Kumbha Bharani festival to be held today

Chettikulangara Devi Temple has Goddess Bhadrakali as main deity and is said to be 1,200 years old

The Kumbha Bharani festival at the Chettikulangara Devi Temple near Mavelikara will be held on Monday. The rituals and pujas in connection with the festival have started from Shivaratri. It will reach its crescendo on the festival day with the ‘Kuthiyottam’ performances and ‘Kettukazcha’ pageant.

A large number of devotees from various parts of the State are expected to assemble at Chettikulangara to participate in the festival organised under the aegis of Sridevi Vilasom Hindu Matha Convention.

The Chettikulangara Devi Temple has the Goddess Bhadrakali as the main deity and is believed to be over 1,200 years old. The biggest spectacle, the ‘Kettukazhcha’ pageant, which displays six gigantic temple cars known as ‘kuthira’ (horse motifs), five ‘theru’ (chariots) and mammoth idols of Bheema and Hanuman will be drawn to the temple from the 13 ‘karas' in the evening. People who offered ‘Kuthiyottam’ performances to the deity have trained young boys on the dancing steps of ‘Kuthiyottam'.

District Collector S. Suhas has declared a local holiday in Mavelikara and Karthikapally taluks in connection with the bharani on Monday. Educational institutions and government offices will remain closed. However, public examinations will be held as scheduled.

Police warning

Meanwhile, the police have warned of action against organisers and sponsors who conduct the ritual called ‘Chooral Muriyal’ as part of ‘Kuthiyottam.’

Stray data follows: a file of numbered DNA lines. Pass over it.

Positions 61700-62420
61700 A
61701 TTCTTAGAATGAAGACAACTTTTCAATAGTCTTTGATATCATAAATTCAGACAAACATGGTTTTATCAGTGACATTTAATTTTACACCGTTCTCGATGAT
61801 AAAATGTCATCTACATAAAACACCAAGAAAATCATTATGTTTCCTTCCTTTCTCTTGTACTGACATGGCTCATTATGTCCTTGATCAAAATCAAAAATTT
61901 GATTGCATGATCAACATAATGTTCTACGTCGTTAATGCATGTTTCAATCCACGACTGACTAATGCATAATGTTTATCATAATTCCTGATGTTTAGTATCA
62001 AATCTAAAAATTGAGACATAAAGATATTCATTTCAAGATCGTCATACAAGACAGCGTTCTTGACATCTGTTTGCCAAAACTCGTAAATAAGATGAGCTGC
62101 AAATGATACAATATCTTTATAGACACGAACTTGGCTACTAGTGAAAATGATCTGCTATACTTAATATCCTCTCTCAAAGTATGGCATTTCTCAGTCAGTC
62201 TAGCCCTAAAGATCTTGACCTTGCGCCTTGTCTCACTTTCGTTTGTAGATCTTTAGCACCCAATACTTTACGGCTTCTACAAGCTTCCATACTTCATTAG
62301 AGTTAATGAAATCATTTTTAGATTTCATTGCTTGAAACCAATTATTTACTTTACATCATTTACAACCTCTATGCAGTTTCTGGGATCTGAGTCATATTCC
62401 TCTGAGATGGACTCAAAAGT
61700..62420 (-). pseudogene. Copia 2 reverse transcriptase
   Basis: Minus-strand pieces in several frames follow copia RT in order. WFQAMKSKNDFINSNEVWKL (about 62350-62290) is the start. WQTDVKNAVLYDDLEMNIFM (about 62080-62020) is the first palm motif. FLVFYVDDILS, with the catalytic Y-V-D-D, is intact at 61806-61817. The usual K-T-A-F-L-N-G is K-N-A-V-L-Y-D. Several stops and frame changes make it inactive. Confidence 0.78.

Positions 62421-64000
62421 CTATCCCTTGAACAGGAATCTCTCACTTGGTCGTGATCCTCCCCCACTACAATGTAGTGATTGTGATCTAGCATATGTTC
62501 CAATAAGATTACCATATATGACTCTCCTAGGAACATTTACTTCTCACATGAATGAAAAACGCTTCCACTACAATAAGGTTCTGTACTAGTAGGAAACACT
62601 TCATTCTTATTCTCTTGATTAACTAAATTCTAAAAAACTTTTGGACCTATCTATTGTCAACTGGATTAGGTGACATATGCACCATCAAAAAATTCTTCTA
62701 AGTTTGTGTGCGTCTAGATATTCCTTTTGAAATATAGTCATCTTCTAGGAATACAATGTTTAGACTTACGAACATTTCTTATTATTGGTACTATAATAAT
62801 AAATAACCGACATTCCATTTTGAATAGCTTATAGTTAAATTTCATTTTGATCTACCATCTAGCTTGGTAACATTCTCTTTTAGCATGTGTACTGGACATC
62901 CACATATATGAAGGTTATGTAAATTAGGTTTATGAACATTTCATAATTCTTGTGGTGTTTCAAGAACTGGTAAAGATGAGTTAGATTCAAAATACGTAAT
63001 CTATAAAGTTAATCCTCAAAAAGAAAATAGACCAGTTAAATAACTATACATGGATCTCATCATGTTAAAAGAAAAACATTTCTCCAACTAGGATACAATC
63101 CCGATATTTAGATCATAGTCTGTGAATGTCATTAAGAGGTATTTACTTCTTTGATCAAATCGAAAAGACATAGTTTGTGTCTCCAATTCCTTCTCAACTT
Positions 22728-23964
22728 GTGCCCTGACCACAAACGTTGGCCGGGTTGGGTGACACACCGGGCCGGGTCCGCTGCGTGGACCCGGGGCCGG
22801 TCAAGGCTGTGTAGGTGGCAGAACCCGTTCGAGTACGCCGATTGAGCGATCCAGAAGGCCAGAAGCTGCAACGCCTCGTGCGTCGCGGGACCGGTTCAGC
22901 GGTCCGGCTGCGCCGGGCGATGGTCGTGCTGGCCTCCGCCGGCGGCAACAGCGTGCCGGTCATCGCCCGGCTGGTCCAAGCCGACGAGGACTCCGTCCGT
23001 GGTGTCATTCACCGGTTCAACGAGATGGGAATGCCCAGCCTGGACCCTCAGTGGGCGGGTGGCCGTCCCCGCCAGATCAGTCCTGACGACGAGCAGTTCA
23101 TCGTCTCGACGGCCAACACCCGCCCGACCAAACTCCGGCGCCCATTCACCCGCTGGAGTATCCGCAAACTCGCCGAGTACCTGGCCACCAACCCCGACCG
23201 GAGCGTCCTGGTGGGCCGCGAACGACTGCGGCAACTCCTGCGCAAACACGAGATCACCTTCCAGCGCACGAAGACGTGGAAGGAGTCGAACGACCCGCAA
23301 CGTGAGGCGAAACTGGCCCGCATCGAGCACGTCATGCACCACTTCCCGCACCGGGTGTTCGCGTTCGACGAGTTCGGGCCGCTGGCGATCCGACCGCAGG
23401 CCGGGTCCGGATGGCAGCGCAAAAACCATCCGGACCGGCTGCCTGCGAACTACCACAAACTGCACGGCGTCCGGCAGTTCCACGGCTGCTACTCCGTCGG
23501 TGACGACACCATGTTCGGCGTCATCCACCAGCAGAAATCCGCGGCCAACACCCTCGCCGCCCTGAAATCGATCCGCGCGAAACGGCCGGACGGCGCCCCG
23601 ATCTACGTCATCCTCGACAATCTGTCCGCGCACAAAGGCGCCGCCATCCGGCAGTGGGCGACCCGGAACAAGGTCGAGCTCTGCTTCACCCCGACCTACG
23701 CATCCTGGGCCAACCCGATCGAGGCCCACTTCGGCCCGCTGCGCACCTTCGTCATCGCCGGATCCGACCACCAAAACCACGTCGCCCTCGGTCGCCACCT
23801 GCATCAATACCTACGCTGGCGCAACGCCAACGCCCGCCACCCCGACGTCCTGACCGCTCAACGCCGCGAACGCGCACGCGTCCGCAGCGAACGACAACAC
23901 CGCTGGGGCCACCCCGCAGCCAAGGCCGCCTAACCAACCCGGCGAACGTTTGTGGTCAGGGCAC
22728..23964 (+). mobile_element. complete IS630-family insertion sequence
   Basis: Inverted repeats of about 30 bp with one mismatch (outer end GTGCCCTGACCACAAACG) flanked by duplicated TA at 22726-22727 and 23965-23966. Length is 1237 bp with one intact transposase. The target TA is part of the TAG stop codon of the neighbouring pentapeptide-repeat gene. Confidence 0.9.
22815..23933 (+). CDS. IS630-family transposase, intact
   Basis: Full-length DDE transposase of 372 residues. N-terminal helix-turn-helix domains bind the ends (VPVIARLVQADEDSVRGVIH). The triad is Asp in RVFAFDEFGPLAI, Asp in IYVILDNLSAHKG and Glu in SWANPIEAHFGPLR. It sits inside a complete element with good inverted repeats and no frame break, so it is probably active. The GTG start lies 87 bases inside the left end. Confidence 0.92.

The Kerala State Commission for Protection of Child Rights in 2016 banned the practice. Dismissing a petition filed by an organisation, which sought the ban to be overturned, the Kerala High Court last year observed that children should not be subjected to any form of physical or mental suffering in the name of such ceremonies. However, despite the ban, the ritual was held last year. Following this, the police had registered cases against parents and sponsors of children.

In the ritual of Chooral Muriyal, either sides of the boys’ midriffs are pierced and gold strings passed through their piercings. One end of the thread is tied around the neck. Later, children with painted faces are taken in a procession to the temple. At the temple, young boys dance facing the sanctum. In the end, gold threads are pulled out and offered to the deity along with drops of blood on it, in a symbolic sacrifice.

‘Adopt’ boys

Those who offer Kuthiyottam performances to the deity ‘adopt’ young boys from other families. The ritual is performed as a wish-fulfilling offering to the deity.

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Printable version | Apr 2, 2020 6:17:13 AM |

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